Synod Synopsis: Part Two
Last week I wrote the first of three installments summarizing my first-hand experience of the work of the Synod of the Christian Reformed Church in North America, 2022. Synod adopted the following recommendation which has created quite a bit of celebration or consternation (depending on who you talk to), media attention, and unfortunate misunderstanding:
“‘Unchastity’ in the Heidelberg Catechism Q. and A. 108 encompasses adultery, premarital sex, extra-marital sex, sexual violence within and outside of covenantal marriage, polyamory, pornography, and homosexual sex, all of which violate the Seventh Commandment.”
Two notes of explanation: (1) The Heidelberg Catechism is one of three Reformed Confessions that links us together with other Reformed believers through time and around the world. The three confessions are our collective way of summarizing core teachings of the Bible, done so through our unique Reformed theological lens and with a Reformed “accent.” Just like an American accent is not objectively superior to an Australian accent, so it goes in matters of our polity. (2) The Seventh Commandment is simply this: “Do not commit adultery.”
When Synod affirmed the statement above, it did so in a way that acknowledges that:
Jesus himself broadened the meaning of the Seventh Commandment so that we’re ALL guilty of breaking it (Matthew 5:28*) and in need of his forgiveness.
The Catechism uses the word unchastity as a synonym for any and all breakage of the Seventh Commandment.
The list of sexual sins encompassed by the word unchastity has been agreed on for the 400+ years of Reformed Church history. This is especially important! Synod 2022 is not saying something new, but rather recognizing what has been commonly understood for centuries and only recently come to be redefined.
There is a strong objection in some corners of the Christian Reformed community to including same-sex sexual activity (and to a lesser extent and for different reasons, polyamory and pornography) under the heading of unchastity.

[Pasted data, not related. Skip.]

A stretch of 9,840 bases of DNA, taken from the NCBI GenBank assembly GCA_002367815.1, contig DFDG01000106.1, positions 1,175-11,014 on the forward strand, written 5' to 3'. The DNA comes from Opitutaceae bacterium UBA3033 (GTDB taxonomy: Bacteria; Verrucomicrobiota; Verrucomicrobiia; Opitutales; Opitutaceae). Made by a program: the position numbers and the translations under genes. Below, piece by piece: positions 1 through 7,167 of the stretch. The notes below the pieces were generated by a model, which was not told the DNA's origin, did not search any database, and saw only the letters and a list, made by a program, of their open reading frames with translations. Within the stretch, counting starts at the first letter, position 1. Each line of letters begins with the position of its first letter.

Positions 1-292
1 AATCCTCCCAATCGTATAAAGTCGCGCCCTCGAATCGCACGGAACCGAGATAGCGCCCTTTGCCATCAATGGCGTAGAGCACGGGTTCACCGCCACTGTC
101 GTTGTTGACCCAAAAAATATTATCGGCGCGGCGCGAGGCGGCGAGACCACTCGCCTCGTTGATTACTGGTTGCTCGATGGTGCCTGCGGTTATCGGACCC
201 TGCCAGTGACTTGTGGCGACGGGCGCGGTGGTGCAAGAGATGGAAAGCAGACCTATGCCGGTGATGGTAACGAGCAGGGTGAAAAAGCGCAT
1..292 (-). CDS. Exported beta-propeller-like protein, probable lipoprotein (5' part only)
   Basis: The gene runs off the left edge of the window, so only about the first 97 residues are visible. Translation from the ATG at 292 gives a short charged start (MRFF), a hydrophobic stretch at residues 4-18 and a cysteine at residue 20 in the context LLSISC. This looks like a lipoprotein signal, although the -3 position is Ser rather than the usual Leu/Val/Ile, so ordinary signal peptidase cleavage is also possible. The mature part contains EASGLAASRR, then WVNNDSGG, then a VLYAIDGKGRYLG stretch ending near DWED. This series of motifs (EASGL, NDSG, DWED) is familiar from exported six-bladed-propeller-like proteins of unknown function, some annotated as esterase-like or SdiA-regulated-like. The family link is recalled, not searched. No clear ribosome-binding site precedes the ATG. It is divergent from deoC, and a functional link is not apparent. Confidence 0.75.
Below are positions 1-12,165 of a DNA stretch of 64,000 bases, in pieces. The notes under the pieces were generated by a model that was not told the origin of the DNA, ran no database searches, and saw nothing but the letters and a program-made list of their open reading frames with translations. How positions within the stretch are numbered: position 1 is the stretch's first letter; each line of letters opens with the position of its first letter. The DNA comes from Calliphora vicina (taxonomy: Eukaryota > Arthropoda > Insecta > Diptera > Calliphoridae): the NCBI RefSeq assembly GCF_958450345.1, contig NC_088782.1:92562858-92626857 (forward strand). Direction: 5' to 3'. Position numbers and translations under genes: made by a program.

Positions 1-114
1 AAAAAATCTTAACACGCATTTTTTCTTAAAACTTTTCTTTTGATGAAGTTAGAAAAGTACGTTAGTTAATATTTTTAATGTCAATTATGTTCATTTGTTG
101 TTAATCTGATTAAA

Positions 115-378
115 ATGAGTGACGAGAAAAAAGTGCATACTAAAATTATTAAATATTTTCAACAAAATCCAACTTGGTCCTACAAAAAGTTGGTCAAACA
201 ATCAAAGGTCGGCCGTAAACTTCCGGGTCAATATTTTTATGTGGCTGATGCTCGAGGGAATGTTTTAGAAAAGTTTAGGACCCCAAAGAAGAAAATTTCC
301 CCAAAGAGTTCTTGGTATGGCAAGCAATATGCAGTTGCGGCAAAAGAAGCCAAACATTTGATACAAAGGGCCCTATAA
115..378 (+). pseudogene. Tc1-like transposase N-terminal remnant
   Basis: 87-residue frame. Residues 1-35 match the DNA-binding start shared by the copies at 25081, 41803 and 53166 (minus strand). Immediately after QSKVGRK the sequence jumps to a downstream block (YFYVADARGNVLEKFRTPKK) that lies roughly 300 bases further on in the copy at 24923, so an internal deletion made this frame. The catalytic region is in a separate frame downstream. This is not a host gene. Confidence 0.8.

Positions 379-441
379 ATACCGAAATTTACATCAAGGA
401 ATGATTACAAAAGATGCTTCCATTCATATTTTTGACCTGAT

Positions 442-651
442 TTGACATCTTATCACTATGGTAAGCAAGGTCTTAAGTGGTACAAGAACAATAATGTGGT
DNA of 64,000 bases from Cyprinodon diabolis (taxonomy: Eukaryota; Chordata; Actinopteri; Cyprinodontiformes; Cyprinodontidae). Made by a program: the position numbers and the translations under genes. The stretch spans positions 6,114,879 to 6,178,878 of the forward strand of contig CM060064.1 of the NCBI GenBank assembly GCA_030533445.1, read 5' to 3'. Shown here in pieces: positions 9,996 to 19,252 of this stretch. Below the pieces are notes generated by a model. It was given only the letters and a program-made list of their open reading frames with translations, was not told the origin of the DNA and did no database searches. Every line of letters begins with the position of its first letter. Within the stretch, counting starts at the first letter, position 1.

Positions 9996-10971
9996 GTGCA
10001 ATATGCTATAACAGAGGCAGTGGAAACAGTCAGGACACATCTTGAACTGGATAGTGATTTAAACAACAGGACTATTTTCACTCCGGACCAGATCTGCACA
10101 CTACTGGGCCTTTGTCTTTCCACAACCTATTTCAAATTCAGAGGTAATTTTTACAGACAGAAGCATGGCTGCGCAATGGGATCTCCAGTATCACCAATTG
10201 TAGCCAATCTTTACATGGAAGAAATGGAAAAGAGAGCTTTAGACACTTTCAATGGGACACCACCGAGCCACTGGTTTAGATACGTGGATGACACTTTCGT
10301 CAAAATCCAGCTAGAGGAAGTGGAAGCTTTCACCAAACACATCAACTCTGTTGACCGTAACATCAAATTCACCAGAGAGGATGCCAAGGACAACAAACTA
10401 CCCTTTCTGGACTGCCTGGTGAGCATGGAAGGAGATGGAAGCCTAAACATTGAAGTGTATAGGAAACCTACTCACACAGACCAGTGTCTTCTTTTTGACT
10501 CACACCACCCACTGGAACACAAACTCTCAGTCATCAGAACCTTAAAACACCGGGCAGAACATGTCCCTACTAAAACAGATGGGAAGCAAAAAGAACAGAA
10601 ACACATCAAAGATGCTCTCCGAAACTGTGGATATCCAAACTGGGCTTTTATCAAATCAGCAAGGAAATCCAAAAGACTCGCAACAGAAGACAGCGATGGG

Some of the recent headlines characterize this decision as hateful and imply that Christian Reformed Churches will thus be honor-bound to rid all sexually immoral persons from our congregations. God forbid! There would be no one left according to Jesus’ standard.
The standard of “chaste living” is meant FOR THE CHURCH and especially for those who are called and ordained to be leaders in the church. As followers of Jesus, we are a minority movement, called to flavor and brighten culture, not called to dominate or proscribe the laws of any land.
I repeat this from last week a new vision from Synod of how we desire to posture the church:
That we aspire to be a denomination that offers radical hospitality and welcome for all people (best neighbors, notorious sinners, and everybody in between) who come seeking the Lord.
That we aspire to call for a radical, wholehearted obedience for those who are called (and possibly ordained) to positions of leadership and influence in the Body of Christ.
Our embodying of this long-held definition of unchastity is merely one dimension of a radical obedience to Jesus. It is not to be enforced on friends and neighbors outside of the church. It’s not to go on a poster on our front door for visitors to see. No! This standard is meant for the church and, in particular, for her leaders.
To get very personal: as one of your ordained pastors, I don’t get to be married to Sarah and have girlfriends on the side. I don’t have the freedom to have a pornography habit and present myself as a faithful person and servant. And if I were same-sex attracted, I would not be free to act out on my orientation.
Some perceive Synod 2022’s confessional definition of unchastity to be a judgmental, hateful line in the sand. I see it as an essential, necessary step in furthering a substantive denominational conversation, aided by the Human Sexuality Report about what God intends for us in the Seventh Commandment and in his call to chaste living. If we’re going to redefine what these terms have meant after 400 years of Reformed history (and 3,000+ years of Judeo-Christian history), it is incumbent on us to do so carefully and mindfully in light of his revealed Word. Much of that conversation is still ahead.
On Friday, I’ll venture deeper into this topic because Synod was compelled to address a church in our denomination that would not affirm what I’ve written here and changed their ordination practices accordingly. Peace in the meantime,
– Pastor Gregg
*Matthew 5:28 But I tell you that anyone who looks at a woman lustfully has already committed adultery with her in his heart. - Jesus
Photo credit: crcna.org/synod